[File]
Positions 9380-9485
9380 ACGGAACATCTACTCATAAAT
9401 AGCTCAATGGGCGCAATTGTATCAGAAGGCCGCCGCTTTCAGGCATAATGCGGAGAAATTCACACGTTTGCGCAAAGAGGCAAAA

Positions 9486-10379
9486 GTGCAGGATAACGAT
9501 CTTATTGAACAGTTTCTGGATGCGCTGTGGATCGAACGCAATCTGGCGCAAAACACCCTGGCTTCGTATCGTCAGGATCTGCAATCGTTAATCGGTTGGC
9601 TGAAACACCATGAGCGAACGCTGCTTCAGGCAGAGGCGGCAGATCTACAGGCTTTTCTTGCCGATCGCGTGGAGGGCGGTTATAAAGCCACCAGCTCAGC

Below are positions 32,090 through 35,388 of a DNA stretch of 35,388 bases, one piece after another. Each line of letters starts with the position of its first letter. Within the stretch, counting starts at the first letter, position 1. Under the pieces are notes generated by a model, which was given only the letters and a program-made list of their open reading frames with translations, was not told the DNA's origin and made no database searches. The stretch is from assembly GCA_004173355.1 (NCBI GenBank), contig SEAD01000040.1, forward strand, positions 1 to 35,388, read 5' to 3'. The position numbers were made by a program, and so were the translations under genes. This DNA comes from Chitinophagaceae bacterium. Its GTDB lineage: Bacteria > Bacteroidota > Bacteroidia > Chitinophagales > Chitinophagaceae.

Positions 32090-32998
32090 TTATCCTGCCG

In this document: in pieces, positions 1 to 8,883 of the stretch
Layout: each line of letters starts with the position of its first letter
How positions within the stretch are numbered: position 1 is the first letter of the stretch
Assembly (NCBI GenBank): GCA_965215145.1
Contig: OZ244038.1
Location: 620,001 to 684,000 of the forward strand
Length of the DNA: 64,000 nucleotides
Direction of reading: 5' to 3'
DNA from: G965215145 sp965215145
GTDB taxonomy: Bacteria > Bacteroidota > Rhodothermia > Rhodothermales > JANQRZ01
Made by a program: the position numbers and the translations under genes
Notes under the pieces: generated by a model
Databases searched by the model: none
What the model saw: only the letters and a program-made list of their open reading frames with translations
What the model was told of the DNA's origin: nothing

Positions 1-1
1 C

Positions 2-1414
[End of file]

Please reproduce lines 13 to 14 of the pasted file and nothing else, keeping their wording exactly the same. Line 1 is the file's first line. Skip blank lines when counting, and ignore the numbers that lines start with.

How positions within the stretch are numbered: position 1 is the first letter of the stretch
Assembly (NCBI GenBank): GCA_965215145.1